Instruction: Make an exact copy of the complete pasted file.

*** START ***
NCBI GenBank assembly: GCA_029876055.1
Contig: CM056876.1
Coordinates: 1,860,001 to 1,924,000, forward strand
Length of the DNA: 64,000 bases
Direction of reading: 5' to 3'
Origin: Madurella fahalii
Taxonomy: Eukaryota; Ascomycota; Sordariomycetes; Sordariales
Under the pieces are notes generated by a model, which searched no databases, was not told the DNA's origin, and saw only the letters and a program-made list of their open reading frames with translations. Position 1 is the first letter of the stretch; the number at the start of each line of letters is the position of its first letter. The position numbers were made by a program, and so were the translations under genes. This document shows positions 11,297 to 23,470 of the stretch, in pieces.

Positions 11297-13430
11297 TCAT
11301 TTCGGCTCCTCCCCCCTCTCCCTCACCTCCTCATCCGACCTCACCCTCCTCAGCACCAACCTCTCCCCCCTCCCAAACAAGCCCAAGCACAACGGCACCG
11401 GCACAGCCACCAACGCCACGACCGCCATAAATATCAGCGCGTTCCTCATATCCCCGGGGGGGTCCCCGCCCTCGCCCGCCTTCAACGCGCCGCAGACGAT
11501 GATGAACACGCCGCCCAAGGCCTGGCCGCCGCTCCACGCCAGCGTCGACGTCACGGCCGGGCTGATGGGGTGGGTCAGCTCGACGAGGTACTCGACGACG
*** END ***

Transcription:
NCBI GenBank assembly: GCA_029876055.1
Contig: CM056876.1
Coordinates: 1,860,001 to 1,924,000, forward strand
Length of the DNA: 64,000 bases
Direction of reading: 5' to 3'
Origin: Madurella fahalii
Taxonomy: Eukaryota; Ascomycota; Sordariomycetes; Sordariales
Under the pieces are notes generated by a model, which searched no databases, was not told the DNA's origin, and saw only the letters and a program-made list of their open reading frames with translations. Position 1 is the first letter of the stretch; the number at the start of each line of letters is the position of its first letter. The position numbers were made by a program, and so were the translations under genes. This document shows positions 11,297 to 23,470 of the stretch, in pieces.

Positions 11297-13430
11297 TCAT
11301 TTCGGCTCCTCCCCCCTCTCCCTCACCTCCTCATCCGACCTCACCCTCCTCAGCACCAACCTCTCCCCCCTCCCAAACAAGCCCAAGCACAACGGCACCG
11401 GCACAGCCACCAACGCCACGACCGCCATAAATATCAGCGCGTTCCTCATATCCCCGGGGGGGTCCCCGCCCTCGCCCGCCTTCAACGCGCCGCAGACGAT
11501 GATGAACACGCCGCCCAAGGCCTGGCCGCCGCTCCACGCCAGCGTCGACGTCACGGCCGGGCTGATGGGGTGGGTCAGCTCGACGAGGTACTCGACGACG